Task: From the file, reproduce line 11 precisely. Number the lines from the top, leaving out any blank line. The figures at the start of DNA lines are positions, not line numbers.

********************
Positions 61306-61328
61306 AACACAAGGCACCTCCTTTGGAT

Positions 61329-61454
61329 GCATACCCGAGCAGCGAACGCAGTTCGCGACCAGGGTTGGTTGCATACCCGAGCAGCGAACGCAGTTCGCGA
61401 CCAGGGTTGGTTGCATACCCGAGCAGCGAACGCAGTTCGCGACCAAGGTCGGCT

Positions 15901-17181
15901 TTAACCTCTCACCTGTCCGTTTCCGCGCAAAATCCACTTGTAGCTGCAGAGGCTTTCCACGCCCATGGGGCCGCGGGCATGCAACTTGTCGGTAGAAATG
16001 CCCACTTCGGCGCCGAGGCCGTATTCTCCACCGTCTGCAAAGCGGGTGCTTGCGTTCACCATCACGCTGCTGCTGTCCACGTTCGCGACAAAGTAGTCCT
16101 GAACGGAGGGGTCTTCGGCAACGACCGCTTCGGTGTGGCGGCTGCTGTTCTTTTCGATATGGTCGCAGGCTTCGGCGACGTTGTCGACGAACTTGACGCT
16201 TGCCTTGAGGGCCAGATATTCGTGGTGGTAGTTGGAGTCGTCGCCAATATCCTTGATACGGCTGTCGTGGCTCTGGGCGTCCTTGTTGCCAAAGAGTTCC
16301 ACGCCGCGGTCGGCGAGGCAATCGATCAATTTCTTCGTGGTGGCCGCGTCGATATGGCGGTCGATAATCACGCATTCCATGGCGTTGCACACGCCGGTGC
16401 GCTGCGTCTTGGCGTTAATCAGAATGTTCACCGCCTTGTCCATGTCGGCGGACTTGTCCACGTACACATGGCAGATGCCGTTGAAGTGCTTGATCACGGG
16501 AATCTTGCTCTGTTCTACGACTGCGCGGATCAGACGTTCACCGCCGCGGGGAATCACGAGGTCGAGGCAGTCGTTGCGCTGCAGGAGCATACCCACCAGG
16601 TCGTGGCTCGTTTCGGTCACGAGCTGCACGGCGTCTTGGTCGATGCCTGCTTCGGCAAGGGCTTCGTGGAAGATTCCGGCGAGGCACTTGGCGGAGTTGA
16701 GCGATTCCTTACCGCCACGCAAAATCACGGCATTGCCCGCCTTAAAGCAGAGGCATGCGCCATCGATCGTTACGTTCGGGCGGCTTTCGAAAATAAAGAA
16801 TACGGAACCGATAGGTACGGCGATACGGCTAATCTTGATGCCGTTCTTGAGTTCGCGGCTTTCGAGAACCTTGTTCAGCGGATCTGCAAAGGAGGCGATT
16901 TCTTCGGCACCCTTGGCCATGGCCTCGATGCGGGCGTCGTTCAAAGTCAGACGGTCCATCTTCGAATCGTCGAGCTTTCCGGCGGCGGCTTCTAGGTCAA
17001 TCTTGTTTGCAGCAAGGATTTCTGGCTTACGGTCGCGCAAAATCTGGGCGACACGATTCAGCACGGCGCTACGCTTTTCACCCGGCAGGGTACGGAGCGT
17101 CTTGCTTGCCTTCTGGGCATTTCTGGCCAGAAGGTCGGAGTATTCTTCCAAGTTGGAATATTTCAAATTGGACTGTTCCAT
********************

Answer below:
16301 ACGCCGCGGTCGGCGAGGCAATCGATCAATTTCTTCGTGGTGGCCGCGTCGATATGGCGGTCGATAATCACGCATTCCATGGCGTTGCACACGCCGGTGC